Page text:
Review by: Jack Foley | Rating:
DVD SPECIAL FEATURES: N/A
DO YOU believe in reincarnation? It's a question worth asking
yourself before entering Birth, a quietly haunting exploration
of the subject that is likely to divide audiences straight down
Having already garnered notoriety for being booed at Venice,
Jonathan Glazer's film is sure to provoke equally fiery debate
over here, yet to dismiss it as something which seeks controversy
for the sake of it would be missing the point entirely.
The film stars Nicole Kidman as Anna, a young widow who is on
the verge of beginning a new life, with a new love, when a solemn
little boy appears before her, claiming to be the reincarnation
of her dead husband, Sean.
At first dismissive of such ludicrous claims, Anna finds herself
increasingly drawn towards the possibility, particularly as the
boy in question - whom she has never set eyes on before - seems
to know so much about her relationship with Sean.
And in spite of the misgivings of friends and family, she finds
herself falling in love with the boy, thereby embarking on a journey
of heartbreaking emotional discovery that impacts upon the lives
of everyone around her.
Far from being a sensationalist affair, however, Glazer's movie
sets out to become a strangely haunting fairytale which deals
with many of its subjects on a metaphysical level.
It also treats its audience as adults, offering no easy answers
to the themes of love, mortality and the unknown it explores.
As such, it rates as a very brave follow-up to Sexy Beast for
director, Glazer, who steeps his New York setting in an almost
mystical, ethereal quality that should captivate viewers from
Beginning with a quite beautiful tracking shot of a lone jogger
running through a snowy Central Park, who turns out to be Sean
just prior to his demise, the film then juxtaposes the death with
a birth scene, as the young Sean is born into the world.
Jumping forward ten years, the still-grieving
Anna has just announced her engagement to Joseph (Danny Huston),
only to discover the young boy (Cameron Bright) in her home, warning
her against the marriage union.
Their subsequent relationship finds Anna hopelessly drawn towards
Sean's quiet confidence, to the point at which they share a bath
together and she kisses him.
And it is during such moments that Glazer's film is sure to provoke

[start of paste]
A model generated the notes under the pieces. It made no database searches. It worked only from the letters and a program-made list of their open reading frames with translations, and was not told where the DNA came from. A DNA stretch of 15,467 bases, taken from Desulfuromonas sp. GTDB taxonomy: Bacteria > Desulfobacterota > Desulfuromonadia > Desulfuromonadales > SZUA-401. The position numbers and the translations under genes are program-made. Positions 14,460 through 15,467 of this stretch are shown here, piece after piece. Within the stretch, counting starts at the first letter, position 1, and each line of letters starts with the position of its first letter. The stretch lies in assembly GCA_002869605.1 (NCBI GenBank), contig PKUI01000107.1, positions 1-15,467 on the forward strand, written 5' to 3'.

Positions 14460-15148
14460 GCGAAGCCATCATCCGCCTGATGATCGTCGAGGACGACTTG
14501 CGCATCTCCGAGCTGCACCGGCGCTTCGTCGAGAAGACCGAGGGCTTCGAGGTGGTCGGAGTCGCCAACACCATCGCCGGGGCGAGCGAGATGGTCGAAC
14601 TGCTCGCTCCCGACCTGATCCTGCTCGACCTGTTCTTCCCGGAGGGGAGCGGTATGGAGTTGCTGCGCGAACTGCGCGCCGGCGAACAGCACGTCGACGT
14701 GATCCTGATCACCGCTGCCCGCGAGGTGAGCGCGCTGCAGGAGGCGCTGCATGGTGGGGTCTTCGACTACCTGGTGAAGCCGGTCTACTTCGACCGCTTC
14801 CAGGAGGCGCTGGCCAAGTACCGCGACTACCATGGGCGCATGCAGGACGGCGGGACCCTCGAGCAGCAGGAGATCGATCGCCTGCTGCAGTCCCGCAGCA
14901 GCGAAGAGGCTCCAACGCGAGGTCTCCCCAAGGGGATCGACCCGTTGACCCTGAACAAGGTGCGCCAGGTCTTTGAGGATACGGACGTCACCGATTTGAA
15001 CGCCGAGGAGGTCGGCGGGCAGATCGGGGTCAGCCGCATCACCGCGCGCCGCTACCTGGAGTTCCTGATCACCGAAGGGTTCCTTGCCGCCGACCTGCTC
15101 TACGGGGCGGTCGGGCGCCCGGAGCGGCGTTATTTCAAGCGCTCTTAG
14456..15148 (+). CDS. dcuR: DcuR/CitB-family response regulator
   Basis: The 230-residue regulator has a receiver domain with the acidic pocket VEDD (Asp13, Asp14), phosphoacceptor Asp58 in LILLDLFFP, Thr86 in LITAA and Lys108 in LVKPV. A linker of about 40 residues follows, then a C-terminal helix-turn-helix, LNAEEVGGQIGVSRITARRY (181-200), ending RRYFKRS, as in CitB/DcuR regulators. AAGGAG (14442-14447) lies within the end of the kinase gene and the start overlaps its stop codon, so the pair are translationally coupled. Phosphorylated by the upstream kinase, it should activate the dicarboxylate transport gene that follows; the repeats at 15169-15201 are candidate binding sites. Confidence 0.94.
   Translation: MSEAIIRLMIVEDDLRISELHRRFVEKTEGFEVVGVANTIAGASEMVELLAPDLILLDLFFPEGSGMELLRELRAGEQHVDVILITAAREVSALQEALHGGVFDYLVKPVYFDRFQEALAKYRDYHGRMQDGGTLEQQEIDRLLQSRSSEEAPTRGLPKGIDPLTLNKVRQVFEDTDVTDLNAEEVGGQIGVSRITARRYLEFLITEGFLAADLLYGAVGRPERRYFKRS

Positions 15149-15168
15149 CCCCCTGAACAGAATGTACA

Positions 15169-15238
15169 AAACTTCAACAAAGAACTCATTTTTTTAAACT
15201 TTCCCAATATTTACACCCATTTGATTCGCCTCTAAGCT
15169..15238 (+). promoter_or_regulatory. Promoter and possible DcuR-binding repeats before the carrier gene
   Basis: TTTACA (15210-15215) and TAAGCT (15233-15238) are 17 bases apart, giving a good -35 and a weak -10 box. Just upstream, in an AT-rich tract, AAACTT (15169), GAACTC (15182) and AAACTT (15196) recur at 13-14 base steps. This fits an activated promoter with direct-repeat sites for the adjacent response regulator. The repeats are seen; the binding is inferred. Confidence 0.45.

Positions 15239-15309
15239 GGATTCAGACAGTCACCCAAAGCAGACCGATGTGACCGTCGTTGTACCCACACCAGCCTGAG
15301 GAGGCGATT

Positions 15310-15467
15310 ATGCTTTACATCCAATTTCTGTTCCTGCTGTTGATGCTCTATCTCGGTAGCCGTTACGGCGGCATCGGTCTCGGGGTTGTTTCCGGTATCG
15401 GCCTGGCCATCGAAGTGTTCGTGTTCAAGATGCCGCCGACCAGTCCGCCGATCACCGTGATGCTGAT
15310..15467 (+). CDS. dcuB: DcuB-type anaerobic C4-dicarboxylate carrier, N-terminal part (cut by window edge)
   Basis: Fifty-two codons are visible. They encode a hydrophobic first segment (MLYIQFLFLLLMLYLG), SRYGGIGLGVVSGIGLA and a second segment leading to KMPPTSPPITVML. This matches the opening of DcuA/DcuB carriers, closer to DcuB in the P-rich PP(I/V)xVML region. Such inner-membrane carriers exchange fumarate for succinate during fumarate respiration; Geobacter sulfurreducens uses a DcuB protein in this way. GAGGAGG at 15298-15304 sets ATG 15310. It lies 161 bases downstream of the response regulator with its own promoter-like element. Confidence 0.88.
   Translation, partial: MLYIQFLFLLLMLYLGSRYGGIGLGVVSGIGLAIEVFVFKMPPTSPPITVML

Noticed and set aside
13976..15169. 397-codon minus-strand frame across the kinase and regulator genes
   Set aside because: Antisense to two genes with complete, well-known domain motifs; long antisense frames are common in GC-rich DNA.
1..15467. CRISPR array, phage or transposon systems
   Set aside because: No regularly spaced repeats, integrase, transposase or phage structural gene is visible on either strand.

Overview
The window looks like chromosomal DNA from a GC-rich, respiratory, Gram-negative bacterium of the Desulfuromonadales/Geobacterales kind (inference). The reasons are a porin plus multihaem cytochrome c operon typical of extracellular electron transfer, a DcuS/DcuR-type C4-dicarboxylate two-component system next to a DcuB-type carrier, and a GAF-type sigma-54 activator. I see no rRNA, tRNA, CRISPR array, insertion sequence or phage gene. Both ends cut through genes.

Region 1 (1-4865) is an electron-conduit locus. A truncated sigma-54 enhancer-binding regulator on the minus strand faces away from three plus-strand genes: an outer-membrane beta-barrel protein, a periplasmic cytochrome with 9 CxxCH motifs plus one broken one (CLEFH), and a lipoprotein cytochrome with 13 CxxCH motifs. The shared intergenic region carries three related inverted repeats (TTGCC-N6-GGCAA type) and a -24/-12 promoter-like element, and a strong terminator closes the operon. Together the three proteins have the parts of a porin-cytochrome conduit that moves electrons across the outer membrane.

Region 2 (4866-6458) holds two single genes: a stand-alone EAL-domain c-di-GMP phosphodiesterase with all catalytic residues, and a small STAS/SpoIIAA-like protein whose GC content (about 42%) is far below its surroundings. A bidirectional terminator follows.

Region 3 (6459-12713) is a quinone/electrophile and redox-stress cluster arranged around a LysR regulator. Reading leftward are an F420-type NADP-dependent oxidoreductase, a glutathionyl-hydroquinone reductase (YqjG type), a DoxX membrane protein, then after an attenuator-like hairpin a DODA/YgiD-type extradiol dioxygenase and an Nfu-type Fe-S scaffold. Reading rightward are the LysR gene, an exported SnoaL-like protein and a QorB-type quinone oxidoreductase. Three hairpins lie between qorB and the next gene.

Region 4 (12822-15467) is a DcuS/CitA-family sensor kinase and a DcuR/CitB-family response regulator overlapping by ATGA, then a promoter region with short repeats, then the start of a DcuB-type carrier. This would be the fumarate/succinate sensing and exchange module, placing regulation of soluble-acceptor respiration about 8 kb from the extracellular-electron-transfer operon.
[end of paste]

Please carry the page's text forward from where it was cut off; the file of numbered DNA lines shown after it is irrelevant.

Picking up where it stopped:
the most furious debate.
For while sensitively shot, I'm not sure whether they needed
to show it at all, particularly as the issue of sex and Sean's
ability to satisfy Anna's needs has already been discussed.
It makes the viewer feel uncomfortably awkward and threatens
to undermine the good work that has come before it, when Glazer
relies on the power of imagination and subtlety to make his points.
That said, the film remains an undeniably powerful and moving
experience, steeped in emotion and challenging subject matter.
And the performances are uniformly excellent, with Kidman, especially,
heartbreaking in her restrained depiction of grief and confusion.
A scene in which Glazer trains the camera on her face, and holds
it there for over a minute as she attempts to take in what is
happening to her, is astonishing, particularly as Kidman doesn't
have to say anything to convey her tortured emotions.
It is a dignified, unshowy performance, which deserves every
Yet Bright, too, is compelling as the ten-year-old Sean, deftly
combining an eerie, haunting quality with the single-minded confidence
needed to convince Anna of his claims.
It helps to ensure that the film functions just as effectively
as a mystery, as it does an exploration of the after-life and
the possibility of reincarnation (it was co-written by Jean-Claude
Carriere, who has previously collaborated with the Dalai Lama
on two books).
Viewers who are therefore prepared to enter with an open mind
are urged to see it, for Birth certainly delivers one of the year's
most interesting debates.
It is a brilliant piece of work that succeeds in spite of its